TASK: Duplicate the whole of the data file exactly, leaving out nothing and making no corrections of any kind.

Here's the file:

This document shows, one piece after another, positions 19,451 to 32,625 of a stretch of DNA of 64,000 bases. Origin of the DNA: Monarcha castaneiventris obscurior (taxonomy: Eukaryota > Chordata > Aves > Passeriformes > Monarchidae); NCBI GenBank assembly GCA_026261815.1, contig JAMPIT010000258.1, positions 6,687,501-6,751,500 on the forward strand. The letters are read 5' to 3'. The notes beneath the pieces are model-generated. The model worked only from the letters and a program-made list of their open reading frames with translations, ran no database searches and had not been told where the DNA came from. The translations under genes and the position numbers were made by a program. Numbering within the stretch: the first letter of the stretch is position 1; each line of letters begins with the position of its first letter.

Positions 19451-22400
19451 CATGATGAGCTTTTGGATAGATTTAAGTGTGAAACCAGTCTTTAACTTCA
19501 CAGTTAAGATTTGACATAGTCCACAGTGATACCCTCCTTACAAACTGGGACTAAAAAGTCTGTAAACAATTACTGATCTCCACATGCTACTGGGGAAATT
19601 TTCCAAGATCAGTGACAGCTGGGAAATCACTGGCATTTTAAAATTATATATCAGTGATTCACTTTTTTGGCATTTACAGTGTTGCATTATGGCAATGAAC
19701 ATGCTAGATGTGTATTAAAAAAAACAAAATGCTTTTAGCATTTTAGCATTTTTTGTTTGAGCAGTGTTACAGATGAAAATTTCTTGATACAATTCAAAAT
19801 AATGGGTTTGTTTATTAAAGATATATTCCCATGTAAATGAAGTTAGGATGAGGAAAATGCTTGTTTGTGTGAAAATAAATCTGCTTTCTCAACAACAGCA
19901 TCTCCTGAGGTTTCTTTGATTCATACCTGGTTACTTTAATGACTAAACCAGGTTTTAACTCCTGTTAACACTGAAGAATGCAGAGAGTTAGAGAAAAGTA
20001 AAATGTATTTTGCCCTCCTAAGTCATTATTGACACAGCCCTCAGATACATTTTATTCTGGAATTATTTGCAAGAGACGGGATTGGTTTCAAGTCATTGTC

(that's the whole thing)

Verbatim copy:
This document shows, one piece after another, positions 19,451 to 32,625 of a stretch of DNA of 64,000 bases. Origin of the DNA: Monarcha castaneiventris obscurior (taxonomy: Eukaryota > Chordata > Aves > Passeriformes > Monarchidae); NCBI GenBank assembly GCA_026261815.1, contig JAMPIT010000258.1, positions 6,687,501-6,751,500 on the forward strand. The letters are read 5' to 3'. The notes beneath the pieces are model-generated. The model worked only from the letters and a program-made list of their open reading frames with translations, ran no database searches and had not been told where the DNA came from. The translations under genes and the position numbers were made by a program. Numbering within the stretch: the first letter of the stretch is position 1; each line of letters begins with the position of its first letter.

Positions 19451-22400
19451 CATGATGAGCTTTTGGATAGATTTAAGTGTGAAACCAGTCTTTAACTTCA
19501 CAGTTAAGATTTGACATAGTCCACAGTGATACCCTCCTTACAAACTGGGACTAAAAAGTCTGTAAACAATTACTGATCTCCACATGCTACTGGGGAAATT
19601 TTCCAAGATCAGTGACAGCTGGGAAATCACTGGCATTTTAAAATTATATATCAGTGATTCACTTTTTTGGCATTTACAGTGTTGCATTATGGCAATGAAC
19701 ATGCTAGATGTGTATTAAAAAAAACAAAATGCTTTTAGCATTTTAGCATTTTTTGTTTGAGCAGTGTTACAGATGAAAATTTCTTGATACAATTCAAAAT
19801 AATGGGTTTGTTTATTAAAGATATATTCCCATGTAAATGAAGTTAGGATGAGGAAAATGCTTGTTTGTGTGAAAATAAATCTGCTTTCTCAACAACAGCA
19901 TCTCCTGAGGTTTCTTTGATTCATACCTGGTTACTTTAATGACTAAACCAGGTTTTAACTCCTGTTAACACTGAAGAATGCAGAGAGTTAGAGAAAAGTA
20001 AAATGTATTTTGCCCTCCTAAGTCATTATTGACACAGCCCTCAGATACATTTTATTCTGGAATTATTTGCAAGAGACGGGATTGGTTTCAAGTCATTGTC